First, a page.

1. Refine your idea.
If you’re thinking about starting a business, you likely already have an idea of what you want to sell, or at least the market you want to enter. Do a quick search for existing companies in your chosen industry. Learn what current brand leaders are doing and figure out how you can do it better. If you think your business can deliver something other companies don’t (or deliver the same thing, only faster and cheaper), you’ve got a solid idea and are ready to create a business plan.
“In the words of Simon Sinek, ‘always start with why,'” Glenn Gutek, CEO of Awake Consulting and Coaching, told Business News Daily. “It is good to know why you are launching your business. In this process, it may be wise to differentiate between [whether] the business serves a personal why or a marketplace why. When your why is focused on meeting a need in the marketplace, the scope of your business will always be larger than a business that is designed to serve a personal need.”
Another option is to open a franchise of an established company. The concept, brand following and business model are already in place; all you need is a good location and the means to fund your operation.
Regardless of which option you choose, it’s vital to understand the reasoning behind your idea. Stephanie Desaulniers, director of operations and women’s business programs at Covation Center, cautions entrepreneurs from writing a business plan or brainstorming a business name before nailing down the idea’s value.
2. Write a business plan.
Once you have your idea in place, you need to ask yourself a few important questions: What is the purpose of your business? Who are you selling to? What are your end goals? How will you finance your startup costs? These questions can be answered in a well-written business plan.
A lot of mistakes are made by new businesses rushing into things without pondering these aspects of the business. You need to find your target customer base. Who is going to buy your product or service? If you can’t find evidence that there’s a demand for your idea, then what would be the point?
Conduct market research.
Conducting thorough market research on your field and demographics of potential clientele is an important part of crafting a business plan. This involves conducting surveys, holding focus groups, and researching SEO and public data.
Market research helps you understand your target customer – their needs, preferences and behavior – as well as your industry and competitors. The U.S. Small Business Administration (SBA) recommends gathering demographic information to better understand opportunities and limitations within your market.
3. Assess your finances.
Starting any business has a price, so you need to determine how you’re going to cover those costs. Do you have the means to fund your startup, or will you need to borrow money? If you’re planning to leave your current job to focus on your business, do you have money put away to support yourself until you make a profit? It’s best to find out how much your startup costs will be.
Many startups fail because they run out of money before turning a profit. It’s never a bad idea to overestimate the amount of startup capital you need, as it can be a while before the business begins to bring in sustainable revenue.
Perform a break-even analysis.
One way you can determine how much money you need is to perform a break-even analysis. This is an essential element of financial planning that helps business owners determine when their company, product or service will be profitable.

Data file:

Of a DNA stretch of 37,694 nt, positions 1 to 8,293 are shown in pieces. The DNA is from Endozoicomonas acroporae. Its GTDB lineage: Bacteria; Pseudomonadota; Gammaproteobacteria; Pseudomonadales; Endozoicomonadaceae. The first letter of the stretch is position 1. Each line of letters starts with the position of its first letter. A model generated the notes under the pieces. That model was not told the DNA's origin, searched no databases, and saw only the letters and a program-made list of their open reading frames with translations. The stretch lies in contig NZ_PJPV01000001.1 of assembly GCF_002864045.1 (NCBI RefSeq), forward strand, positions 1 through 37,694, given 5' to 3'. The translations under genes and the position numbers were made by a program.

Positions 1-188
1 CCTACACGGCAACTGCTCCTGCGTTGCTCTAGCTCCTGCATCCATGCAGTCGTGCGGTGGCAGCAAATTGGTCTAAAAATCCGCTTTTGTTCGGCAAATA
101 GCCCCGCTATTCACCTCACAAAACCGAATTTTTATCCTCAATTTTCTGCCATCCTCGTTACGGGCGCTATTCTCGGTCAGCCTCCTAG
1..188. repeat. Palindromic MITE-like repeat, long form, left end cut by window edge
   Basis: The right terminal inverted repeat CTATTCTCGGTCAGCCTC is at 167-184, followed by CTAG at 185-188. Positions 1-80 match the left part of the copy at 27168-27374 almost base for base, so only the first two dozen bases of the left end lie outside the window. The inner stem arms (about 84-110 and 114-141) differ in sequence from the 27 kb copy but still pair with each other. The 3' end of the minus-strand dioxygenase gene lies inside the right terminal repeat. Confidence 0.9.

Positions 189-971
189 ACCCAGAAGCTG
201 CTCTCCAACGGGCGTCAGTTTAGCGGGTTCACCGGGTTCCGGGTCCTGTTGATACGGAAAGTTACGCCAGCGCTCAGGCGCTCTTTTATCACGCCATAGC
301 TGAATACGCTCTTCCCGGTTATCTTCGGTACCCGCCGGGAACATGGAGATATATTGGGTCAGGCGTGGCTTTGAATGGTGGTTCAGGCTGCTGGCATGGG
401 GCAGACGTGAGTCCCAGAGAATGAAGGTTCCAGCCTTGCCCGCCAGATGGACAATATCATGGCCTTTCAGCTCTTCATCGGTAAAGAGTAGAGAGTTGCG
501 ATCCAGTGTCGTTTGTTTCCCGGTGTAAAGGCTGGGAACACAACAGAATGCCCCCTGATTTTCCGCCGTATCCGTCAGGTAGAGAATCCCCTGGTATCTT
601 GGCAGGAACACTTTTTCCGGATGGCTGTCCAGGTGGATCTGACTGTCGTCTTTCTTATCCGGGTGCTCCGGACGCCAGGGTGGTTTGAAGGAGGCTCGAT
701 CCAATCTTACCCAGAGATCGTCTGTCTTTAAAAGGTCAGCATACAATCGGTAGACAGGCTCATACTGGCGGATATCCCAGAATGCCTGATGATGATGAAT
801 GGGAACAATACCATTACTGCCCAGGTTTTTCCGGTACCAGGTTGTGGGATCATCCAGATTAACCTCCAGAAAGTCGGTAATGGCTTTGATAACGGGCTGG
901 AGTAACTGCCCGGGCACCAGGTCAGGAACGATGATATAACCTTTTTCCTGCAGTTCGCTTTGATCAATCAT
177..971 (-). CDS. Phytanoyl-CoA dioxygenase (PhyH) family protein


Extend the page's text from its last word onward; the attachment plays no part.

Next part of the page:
The formula is simple.
- Fixed Costs / (Average Price – Variable Costs) = Break-Even Point
Every entrepreneur should use this formula as a tool because it informs you about the minimum performance your business must achieve to avoid losing money. Furthermore, it helps you understand exactly where your profits come from, so you can set production goals accordingly.
Here are the three most common reasons to conduct a break-even analysis:
- Determine profitability. This is generally every business owner’s highest interest. Ask yourself: How much revenue do I need to generate to cover all my expenses? Which products or services turn a profit and which ones are sold at a loss?
- Price a product or service. When most people think about pricing, they consider how much their product costs to create and how competitors are pricing their products. Ask yourself: What are the fixed rates, what are the variable costs, and what is the total cost? What is the cost of any physical goods and what is the cost of labor?
- Analyze the data. What volumes of goods or services do you have to sell to be profitable? Ask yourself: How can I reduce my overall fixed costs? How can I reduce the variable costs per unit? How can I improve sales?
Watch your expenses.
Don’t overspend when starting a business. Understand the types of purchases that make sense for your business and avoid overspending on fancy new equipment that won’t help you reach your business goals.
“A lot of startups tend to spend money on unnecessary things,” said Jean Paldan, founder and CEO of Rare Form New Media. “We worked with a startup that had two employees but spent a huge amount on office space that would fit 20 people. They also leased a professional high-end printer that was more suited for a team of 100 (it had keycards to track who was printing what and when). Spend as little as possible when you start and only on the things that are essential for the business to grow and be a success. Luxuries can come when you’re established.”
Choose the right business bank.
When choosing the right business bank, size matters. Marcus Anwar, co-founder of OhMy.Canada recommends smaller community banks because they are in tune with the local market conditions and will work with you based on your overall business profile and character.